Turkish President Recep Tayyip Erdogan on Wednesday, October 16 firmly ruled out any negotiations with the Syrian Democratic Forces in Syria, saying their only option was to lay down arms and retreat.
He dismissed calls from foreign powers, including the United States, who have demanded a ceasefire in Turkey’s week-old operation in northern Syria.
“There are some leaders who are trying to mediate … There has never been any such thing in the history of the Turkish republic as the state sitting at the same table with a terror organization,” Erdogan said in a speech to parliament.
“Our proposal is that right now, tonight, all the terrorists lay down their arms, their equipment and everything, destroy all their traps and get out of the safe zone that we have designated,” he said.
This was “the quickest way of solving the problem in Syria,” he added.
The Turkish leader told Sky News that he would not meet the U.S. delegation led by Vice President Mike Pence that is set to arrive in Turkey later on Wednesday. The White House said Tuesday that Pence, National Security Advisor Robert O’Brien and special envoy for Syria James Jeffrey would travel to Turkey with the aim of securing a ceasefire.
Shortly afterwards, Erdogan’s communications director Fahrettin Altun clarified that the president would indeed meet the delegation.
“Earlier today, the President told @SkyNews that he won’t receive a U.S. delegation that is visiting Ankara today. He does plan to meet the U.S. delegation led by @VP tomorrow,” Altun tweeted.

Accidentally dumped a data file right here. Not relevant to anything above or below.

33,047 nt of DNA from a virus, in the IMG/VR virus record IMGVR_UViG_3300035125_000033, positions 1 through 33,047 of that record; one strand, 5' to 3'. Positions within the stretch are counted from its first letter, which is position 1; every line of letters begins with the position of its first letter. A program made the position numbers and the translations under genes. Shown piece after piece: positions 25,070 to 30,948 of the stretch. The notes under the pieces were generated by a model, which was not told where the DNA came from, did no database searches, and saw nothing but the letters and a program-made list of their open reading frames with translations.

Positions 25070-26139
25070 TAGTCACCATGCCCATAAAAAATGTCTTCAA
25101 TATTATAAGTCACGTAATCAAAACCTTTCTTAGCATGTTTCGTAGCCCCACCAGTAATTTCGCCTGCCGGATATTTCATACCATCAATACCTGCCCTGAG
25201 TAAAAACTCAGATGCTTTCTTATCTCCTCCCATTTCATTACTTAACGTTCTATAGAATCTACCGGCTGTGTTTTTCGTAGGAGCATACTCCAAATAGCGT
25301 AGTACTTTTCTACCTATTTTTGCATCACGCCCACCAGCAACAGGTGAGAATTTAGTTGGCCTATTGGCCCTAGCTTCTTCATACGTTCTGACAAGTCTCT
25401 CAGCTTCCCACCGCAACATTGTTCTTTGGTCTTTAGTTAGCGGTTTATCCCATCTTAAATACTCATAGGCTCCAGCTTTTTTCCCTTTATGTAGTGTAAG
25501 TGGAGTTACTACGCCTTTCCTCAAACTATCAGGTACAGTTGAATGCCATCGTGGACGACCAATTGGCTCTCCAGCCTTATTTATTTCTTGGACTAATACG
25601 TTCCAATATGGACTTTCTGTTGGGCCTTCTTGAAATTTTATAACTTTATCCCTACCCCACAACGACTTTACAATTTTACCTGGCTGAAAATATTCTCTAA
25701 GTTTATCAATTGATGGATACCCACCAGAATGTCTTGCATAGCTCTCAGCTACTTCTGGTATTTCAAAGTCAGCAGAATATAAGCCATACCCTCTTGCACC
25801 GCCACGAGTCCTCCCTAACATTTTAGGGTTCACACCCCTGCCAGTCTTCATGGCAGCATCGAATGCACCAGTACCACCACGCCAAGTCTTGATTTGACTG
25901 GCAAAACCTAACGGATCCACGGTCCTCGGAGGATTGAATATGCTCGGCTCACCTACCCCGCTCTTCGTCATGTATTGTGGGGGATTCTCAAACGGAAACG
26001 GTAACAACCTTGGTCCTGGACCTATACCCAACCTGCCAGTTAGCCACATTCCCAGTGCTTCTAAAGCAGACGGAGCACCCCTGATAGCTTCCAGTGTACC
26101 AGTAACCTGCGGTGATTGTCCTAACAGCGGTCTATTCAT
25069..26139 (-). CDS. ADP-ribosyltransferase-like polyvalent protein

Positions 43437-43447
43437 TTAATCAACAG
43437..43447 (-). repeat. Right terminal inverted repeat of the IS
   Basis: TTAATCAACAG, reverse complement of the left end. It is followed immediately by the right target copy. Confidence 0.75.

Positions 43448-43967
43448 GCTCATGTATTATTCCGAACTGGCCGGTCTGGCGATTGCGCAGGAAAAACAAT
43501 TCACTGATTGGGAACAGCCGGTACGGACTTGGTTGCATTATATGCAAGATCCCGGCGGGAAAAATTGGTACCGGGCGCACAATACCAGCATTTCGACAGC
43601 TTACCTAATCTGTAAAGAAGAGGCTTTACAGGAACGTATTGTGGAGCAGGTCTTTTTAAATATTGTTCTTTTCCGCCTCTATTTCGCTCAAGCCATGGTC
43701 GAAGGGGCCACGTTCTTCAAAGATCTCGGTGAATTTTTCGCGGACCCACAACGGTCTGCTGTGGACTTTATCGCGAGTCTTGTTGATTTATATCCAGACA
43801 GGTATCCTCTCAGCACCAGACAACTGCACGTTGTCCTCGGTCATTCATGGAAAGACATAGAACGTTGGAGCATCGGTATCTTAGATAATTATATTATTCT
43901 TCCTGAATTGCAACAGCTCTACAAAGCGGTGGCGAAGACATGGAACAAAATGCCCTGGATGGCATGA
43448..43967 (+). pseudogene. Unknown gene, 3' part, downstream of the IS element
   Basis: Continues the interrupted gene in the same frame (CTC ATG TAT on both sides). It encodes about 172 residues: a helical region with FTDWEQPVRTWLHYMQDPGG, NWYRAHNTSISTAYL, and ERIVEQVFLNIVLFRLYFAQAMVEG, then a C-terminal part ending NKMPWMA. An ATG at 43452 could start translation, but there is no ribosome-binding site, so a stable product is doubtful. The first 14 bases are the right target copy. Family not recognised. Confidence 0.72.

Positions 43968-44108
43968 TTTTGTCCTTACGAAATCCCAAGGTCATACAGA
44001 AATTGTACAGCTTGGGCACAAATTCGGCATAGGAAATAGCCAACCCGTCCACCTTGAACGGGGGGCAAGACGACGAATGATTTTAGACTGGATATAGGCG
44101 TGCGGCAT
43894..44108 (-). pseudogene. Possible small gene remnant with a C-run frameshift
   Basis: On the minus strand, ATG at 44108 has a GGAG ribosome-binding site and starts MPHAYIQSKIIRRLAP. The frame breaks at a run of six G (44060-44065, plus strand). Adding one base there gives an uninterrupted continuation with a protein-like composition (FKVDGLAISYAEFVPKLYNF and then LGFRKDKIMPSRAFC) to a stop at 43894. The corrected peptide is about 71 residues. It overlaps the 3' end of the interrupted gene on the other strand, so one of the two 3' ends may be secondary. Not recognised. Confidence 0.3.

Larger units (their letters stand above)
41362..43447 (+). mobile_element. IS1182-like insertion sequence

Turkey launched Operation Peace Spring on October 9 with the aim of establishing a buffer zone across northern Syria, which would push back Kurdish fighters from the Syria-Turkey border and allow for the repatriation of Syrian refugees.
Erdogan said that once the zone was established, “stretching from Manbij to the Iraqi border,” then the operation would have “ended on its own.”
Ankara considers the multi-ethnic SDF and its predominately-Kurdish People’s Protection Units (YPG) to be an extension of the Kurdistan Workers Party (PKK) which has waged an insurgency inside Turkey since 1984.
Operation Peace Spring began two days after U.S. President Donald Trump said he would pull back American forces from the Syria-Turkey border, where they were acting as a deterrent to the Turkish incursion. Defense Secretary Mark Esper said earlier this week that all 1,000 U.S. troops would be withdrawn from northeast Syria, leaving about 150 in the country at the southern base at al-Tanf.
With reporting from AFP. This post was updated on October 16.